Tea is a ritual that brings us together. Whether it’s a comforting cuppa after you come in from the rain or setting the world to rights over a pot of tea with a friend, it gives us a chance to pause.
Even the familiar routine of popping on the kettle or picking out our favourite mug can provide us with an opportunity for calm and contemplation. Our love of the warming drink in all its many varieties is well documented and is now celebrated every year on National Tea Day, 21st April.
As a self-confessed tea addict, I jumped at the chance to visit Tregothnan Estate in Cornwall. Usually, when we talk about tea-growing areas, we picture Darjeeling, Assam and Ceylon rather than sleepy Cornish valleys, but there’s been tea growing here since 1999.
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The mild and, frankly, drizzly climate lends itself well to vineyards, and is also perfect for tea. Visiting Tregothnan means straying from the main roads and venturing down winding, single-track lanes lined with bowed trees to reach the estate of the Boscawen family (which might sound familiar if you’re a fan of Poldark).
The sprawling lands on the banks of the River Fal are packed with exotic plants imported over centuries – in particular, there’s a large collection of camellias.
Archway of rhododendrons known as Ladies Walk on the Tregothnan Estate
In the late 1990s, head gardener Jonathon Jones began to wonder if another kind of camellia might do well here – camellia sinensis: a species of evergreen shrub or small tree whose leaves and leaf buds are used to produce tea. Previous attempts had been made to grow tea in the UK, but never successfully.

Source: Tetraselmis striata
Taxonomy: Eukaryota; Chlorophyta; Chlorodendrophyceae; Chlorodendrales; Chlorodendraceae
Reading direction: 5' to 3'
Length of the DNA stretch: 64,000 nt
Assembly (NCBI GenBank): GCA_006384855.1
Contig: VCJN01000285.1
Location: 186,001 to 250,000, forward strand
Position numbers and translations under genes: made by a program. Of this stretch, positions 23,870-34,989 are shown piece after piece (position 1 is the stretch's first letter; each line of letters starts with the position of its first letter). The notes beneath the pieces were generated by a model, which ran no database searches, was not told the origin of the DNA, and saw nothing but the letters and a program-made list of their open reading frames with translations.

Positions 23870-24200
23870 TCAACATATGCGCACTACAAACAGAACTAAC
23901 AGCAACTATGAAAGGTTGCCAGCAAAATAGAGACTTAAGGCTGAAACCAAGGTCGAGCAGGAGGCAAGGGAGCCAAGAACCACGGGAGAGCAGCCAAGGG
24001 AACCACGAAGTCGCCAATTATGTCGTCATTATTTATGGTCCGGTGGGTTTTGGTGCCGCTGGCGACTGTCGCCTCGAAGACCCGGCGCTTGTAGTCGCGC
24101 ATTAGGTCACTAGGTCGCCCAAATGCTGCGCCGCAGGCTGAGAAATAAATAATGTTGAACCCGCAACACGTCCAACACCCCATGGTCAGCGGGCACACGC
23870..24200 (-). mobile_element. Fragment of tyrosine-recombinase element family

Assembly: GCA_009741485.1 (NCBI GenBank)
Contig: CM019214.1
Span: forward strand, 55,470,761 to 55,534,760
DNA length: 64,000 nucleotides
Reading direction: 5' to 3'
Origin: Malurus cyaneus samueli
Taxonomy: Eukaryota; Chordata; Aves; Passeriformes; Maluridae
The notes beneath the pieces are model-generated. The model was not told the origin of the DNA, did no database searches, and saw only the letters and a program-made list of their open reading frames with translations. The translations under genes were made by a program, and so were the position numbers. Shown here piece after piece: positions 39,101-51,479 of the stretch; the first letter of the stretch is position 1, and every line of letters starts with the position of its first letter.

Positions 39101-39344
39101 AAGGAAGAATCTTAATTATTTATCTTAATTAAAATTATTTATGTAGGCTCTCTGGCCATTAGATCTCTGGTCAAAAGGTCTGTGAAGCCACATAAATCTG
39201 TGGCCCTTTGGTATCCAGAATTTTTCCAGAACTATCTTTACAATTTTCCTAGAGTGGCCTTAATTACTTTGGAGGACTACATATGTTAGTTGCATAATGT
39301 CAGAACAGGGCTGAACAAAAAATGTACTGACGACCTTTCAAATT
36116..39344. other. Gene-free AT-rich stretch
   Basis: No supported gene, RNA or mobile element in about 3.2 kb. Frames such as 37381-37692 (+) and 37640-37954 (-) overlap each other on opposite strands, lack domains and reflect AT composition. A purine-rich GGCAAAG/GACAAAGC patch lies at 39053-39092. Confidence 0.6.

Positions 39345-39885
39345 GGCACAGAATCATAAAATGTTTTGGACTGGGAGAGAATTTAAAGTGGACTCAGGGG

During the Second World War, plans to produce British tea were put in place, as Churchill believed (quite rightly, many of us might agree) that a good cuppa was vital for the country’s morale – he was worried about what would happen if the supply was cut off. So, he decided that the South West would need to be covered in tea plants in order to meet the demand.
Although Churchill’s plans never came into fruition, more than 70 years later Jonathon’s efforts have been a success and today the estate covers 150 acres. Tregothnan’s sheltered aspect means that it has its own microclimate, which helps the tea plants to flourish. It’s usually so warm that the tea can be harvested for 11 months of the year.
Bella Percy-Hughes, my guide, leads me to a slope covered in rows of glossy tea plants in the heart of the estate gardens. It’s so quiet here – the only sound is the rush of the wind in the trees. It’s incredibly peaceful. The plantation is overlooked by a Chinese pagoda nestled among rhododendrons, adding to the sense that I’m in another world.